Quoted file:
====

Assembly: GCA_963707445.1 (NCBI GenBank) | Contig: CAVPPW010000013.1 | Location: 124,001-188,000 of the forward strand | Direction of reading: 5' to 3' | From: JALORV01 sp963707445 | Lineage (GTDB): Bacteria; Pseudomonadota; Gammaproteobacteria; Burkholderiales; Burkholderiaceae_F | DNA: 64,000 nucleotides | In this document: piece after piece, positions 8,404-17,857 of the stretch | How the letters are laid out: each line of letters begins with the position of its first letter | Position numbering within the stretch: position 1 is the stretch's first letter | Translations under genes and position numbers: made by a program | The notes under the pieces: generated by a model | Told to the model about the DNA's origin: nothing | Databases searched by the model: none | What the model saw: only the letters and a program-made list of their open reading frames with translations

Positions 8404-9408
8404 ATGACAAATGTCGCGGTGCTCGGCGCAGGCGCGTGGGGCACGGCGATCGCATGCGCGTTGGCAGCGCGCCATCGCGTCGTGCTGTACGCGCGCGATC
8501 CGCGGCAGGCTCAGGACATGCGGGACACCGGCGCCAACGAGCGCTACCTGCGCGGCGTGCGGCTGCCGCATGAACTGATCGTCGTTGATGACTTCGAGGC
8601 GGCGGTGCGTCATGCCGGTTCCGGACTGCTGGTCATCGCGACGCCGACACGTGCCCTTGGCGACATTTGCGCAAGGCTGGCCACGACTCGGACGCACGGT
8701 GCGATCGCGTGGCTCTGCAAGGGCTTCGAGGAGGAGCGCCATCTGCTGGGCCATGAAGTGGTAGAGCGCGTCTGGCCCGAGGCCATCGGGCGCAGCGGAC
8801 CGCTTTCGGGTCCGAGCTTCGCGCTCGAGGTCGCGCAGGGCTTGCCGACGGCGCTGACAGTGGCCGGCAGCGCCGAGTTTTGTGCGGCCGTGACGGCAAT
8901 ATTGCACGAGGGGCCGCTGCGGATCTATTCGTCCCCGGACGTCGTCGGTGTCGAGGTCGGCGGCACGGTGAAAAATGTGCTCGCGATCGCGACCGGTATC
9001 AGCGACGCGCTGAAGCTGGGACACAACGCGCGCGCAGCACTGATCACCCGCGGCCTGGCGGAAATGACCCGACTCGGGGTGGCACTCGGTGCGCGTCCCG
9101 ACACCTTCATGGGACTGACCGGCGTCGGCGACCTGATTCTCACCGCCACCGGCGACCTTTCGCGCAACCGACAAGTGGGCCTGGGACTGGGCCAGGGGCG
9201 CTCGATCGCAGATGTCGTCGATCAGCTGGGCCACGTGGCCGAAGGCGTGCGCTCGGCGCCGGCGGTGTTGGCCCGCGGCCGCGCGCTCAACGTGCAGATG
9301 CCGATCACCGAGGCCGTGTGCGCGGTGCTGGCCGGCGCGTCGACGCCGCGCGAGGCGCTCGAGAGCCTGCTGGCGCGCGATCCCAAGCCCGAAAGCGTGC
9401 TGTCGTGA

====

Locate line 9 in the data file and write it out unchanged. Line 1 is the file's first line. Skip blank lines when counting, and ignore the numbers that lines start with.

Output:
9001 AGCGACGCGCTGAAGCTGGGACACAACGCGCGCGCAGCACTGATCACCCGCGGCCTGGCGGAAATGACCCGACTCGGGGTGGCACTCGGTGCGCGTCCCG